Digital Government Revisited – II

Since the early 1980s, Governments have taken a bad rap. Menacing fingerpointing from most quarters ended up on a consensus that loudly declared them personas non-gratas. The 2009 Global Financial Crisis started to turn the tide. At the time, governments once again came to the rescue of capitalism, unveiling gigantic financial packages to prevent critical financial institutions’ failure. Once the recovery started a few years later, Governments took the back seat once more, backed by universal austerity policies that, in hindsight, did more damage than anything else – especially in terms of income and wealth inequality.

The ongoing pandemic has once again demanded the strong intervention of Governments. However, this time around, the crisis is impacting most, if not all, sectors, in addition to finance. In this context, the Governments’ responsiveness and effectiveness are crucial. Undoubtedly, digital technologies can augment them if they have been deployed strategically. In the previous post, I depicted the core pillars of digital government (DG). Here, we will look at its cross-cutting pillars.

Cross-cutting DG pillars

In both good and bad times, Governments have a wide variety of roles, more so during the former. While limited to the public sector, DG thus cannot live on its own. Instead, it is part of broader development processes and national public policy development. It thus intersects other areas. The four cross-cutting themes that impact DG include pillars that are essential not only for DG but also for many other areas and sectors in society. They are beyond the exclusive purview of DG but can still directly or indirectly impact its evolution. Figure 2 depicts the four pillars and their linkages.

Figure 2: Digitial Government Cross-cutting Pillars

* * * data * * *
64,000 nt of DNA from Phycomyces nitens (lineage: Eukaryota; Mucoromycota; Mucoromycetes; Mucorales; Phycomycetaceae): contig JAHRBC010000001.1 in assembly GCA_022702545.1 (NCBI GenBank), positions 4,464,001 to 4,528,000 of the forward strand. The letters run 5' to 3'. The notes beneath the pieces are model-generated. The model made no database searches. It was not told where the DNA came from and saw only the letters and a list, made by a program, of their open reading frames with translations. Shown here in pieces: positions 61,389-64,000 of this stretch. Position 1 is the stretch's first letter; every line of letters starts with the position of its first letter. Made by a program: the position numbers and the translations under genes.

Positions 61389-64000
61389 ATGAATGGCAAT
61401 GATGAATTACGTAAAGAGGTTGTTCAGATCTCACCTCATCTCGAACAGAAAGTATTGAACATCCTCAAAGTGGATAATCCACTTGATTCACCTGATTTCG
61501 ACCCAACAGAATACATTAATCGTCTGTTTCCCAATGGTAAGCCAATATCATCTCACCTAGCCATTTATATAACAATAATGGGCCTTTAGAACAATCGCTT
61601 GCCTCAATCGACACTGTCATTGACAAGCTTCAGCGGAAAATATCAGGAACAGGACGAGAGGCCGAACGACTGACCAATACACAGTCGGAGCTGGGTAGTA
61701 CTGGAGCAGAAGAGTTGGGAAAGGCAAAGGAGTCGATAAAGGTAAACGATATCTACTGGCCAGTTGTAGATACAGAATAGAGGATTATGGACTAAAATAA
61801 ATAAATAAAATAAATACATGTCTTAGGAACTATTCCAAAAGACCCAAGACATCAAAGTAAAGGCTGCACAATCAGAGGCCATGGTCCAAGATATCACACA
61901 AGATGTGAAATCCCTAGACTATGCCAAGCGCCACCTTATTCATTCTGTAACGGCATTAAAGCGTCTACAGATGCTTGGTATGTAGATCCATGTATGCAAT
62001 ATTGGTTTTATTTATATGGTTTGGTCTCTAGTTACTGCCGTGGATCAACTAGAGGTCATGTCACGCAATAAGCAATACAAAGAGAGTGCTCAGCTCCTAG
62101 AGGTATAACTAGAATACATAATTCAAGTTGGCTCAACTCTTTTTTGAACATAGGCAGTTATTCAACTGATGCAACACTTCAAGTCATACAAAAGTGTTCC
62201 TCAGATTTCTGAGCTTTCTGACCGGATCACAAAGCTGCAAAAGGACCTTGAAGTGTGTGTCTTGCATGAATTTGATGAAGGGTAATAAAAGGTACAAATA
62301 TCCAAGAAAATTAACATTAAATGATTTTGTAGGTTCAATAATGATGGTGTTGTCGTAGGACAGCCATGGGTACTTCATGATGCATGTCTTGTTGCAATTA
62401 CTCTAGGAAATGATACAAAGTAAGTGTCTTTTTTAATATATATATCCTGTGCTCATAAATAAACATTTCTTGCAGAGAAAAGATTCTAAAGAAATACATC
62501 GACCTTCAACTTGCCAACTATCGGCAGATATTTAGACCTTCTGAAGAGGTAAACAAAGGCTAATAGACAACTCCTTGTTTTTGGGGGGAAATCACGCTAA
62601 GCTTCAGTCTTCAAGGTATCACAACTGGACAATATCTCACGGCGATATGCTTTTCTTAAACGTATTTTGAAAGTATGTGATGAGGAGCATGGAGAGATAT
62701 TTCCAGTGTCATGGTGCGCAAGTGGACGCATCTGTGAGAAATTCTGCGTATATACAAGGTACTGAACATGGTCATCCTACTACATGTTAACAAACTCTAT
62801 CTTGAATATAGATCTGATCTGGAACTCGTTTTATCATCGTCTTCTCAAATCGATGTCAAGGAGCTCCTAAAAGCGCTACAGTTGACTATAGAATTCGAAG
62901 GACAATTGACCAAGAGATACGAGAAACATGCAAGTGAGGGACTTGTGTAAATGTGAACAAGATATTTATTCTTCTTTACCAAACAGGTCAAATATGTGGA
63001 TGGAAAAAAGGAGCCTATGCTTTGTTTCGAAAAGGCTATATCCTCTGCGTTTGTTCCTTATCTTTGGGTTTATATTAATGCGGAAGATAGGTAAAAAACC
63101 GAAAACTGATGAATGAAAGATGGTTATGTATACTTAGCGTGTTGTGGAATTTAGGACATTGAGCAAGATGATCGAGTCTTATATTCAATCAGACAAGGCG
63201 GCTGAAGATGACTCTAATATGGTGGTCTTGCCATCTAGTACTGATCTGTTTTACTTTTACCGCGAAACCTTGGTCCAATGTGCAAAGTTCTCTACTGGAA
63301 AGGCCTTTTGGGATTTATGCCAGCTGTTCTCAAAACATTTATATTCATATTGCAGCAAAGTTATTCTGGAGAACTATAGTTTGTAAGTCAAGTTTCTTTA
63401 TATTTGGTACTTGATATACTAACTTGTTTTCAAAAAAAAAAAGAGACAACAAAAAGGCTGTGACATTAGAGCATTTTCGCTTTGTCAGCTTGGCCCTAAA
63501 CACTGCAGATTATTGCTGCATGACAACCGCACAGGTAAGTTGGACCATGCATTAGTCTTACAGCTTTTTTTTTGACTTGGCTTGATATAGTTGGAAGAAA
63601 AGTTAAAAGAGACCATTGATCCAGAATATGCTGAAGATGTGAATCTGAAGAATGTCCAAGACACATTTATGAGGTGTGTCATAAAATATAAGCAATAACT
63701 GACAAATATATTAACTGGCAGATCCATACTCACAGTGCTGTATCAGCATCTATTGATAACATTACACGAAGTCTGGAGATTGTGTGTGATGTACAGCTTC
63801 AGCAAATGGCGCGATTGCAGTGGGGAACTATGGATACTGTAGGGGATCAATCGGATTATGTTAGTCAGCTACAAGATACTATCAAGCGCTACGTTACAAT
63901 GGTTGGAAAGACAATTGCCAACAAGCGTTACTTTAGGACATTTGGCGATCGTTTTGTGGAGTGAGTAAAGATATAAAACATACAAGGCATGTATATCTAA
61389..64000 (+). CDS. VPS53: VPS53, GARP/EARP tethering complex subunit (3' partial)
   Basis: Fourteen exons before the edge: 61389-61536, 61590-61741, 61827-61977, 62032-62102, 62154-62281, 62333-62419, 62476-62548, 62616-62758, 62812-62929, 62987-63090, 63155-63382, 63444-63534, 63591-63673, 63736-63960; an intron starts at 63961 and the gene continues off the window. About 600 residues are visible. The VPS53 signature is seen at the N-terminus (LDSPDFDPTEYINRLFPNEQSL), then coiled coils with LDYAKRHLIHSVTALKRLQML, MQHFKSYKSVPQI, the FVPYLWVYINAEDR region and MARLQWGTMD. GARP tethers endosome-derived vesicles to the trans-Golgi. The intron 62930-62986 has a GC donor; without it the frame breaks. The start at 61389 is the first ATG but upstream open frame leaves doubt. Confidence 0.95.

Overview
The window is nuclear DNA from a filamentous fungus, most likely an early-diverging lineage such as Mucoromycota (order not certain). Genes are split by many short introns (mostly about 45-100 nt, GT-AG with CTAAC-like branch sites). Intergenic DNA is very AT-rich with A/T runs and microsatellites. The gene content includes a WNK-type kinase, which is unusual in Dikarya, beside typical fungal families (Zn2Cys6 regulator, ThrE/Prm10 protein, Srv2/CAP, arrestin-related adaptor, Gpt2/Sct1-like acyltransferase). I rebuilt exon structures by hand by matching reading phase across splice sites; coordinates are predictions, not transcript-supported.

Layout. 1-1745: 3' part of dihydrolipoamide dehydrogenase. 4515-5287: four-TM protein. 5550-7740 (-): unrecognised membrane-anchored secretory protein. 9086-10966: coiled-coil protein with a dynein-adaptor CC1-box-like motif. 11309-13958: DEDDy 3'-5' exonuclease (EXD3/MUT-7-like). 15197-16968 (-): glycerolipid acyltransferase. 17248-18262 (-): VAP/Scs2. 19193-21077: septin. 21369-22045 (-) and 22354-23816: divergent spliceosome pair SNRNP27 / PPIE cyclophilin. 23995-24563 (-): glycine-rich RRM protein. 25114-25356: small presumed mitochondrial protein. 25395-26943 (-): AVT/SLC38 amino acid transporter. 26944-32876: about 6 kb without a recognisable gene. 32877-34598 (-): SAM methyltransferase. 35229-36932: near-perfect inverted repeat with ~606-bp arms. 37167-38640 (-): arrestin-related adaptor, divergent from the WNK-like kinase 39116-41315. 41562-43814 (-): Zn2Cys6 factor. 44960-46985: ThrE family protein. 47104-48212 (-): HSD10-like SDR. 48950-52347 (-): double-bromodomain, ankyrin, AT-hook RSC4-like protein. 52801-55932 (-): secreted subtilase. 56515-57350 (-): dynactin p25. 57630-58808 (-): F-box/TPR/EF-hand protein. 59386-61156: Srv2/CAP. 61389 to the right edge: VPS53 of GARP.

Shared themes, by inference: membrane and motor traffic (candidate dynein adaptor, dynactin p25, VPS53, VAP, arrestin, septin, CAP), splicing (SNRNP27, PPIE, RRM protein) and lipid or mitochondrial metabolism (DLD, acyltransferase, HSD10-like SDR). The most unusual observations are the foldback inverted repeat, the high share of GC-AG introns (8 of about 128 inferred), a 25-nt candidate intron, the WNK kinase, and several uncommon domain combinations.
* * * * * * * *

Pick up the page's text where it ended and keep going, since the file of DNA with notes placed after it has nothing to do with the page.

The pillars are described below.

  1. Infrastructure. Telecommunications infrastructure. Cloud computing, data centers, and so on. Governments need to run some of these on their own. Still, they need to be linked securely to the national information infrastructure to deliver services and interact with citizens and stakeholders. In most countries, digital infrastructure investments are made by the private sector. Governments thus need to create a space here to cater to their idiosyncrasies.
  2. Capacity. Overall human capacities and skills as well as institutional ones. They should not be limited to technological capacities. Instead, policymaking, managerial and administrative capacities must be part and parcel of the process to ensure digital technology investments deliver the goods for the public sector. Citizens should also have the capacity to interact and engage with the public sector effectively. Governments are but one of the actors here, though they have a fundamental role in strengthening public entities’ institutional capacities.
  3. Data/information. Data is the raw material of the digital age and thus pervasive all across society. Governments manage large amounts of data and should have the capacity to do so while putting in place data protection and privacy regulations, among others. Open data, big data and access to information policies are part of the equation.
  4. Innovation: Innovation is the prime mover of the digital age, mostly led by the private sector. However, there is room for public sector innovation and innovators who can lead in some areas while interacting with private entities and entrepreneurs. Adding public value and fostering human development are key targets for Governments in this regard.

The evolution of each of these pillars and their interaction will either limit or propel DG development. In most developing countries, each of them’s evolution is uneven and usually not planned in a sync or sequential fashion. Moreover, national policies for each are usually in place when DG policymaking or implementation is about to take off. Updating such policies might be required but can become a complex goal in complex political contexts or when political will is conspicuously absent. In any case, national policies that also impact DG should factor in the public sector’s specific requirements without changing those of the private sector or civil society.

DG undertakings are thus complex, given its own internal dynamics and the interaction with external pillars that also have their own dynamics. Add to this that DG policies should also support international agendas, such as the UN SDGs and national development agendas that seem to change every time government changes due to electoral processes or others.

DG Policymakers, beware!

Cheers, Raúl

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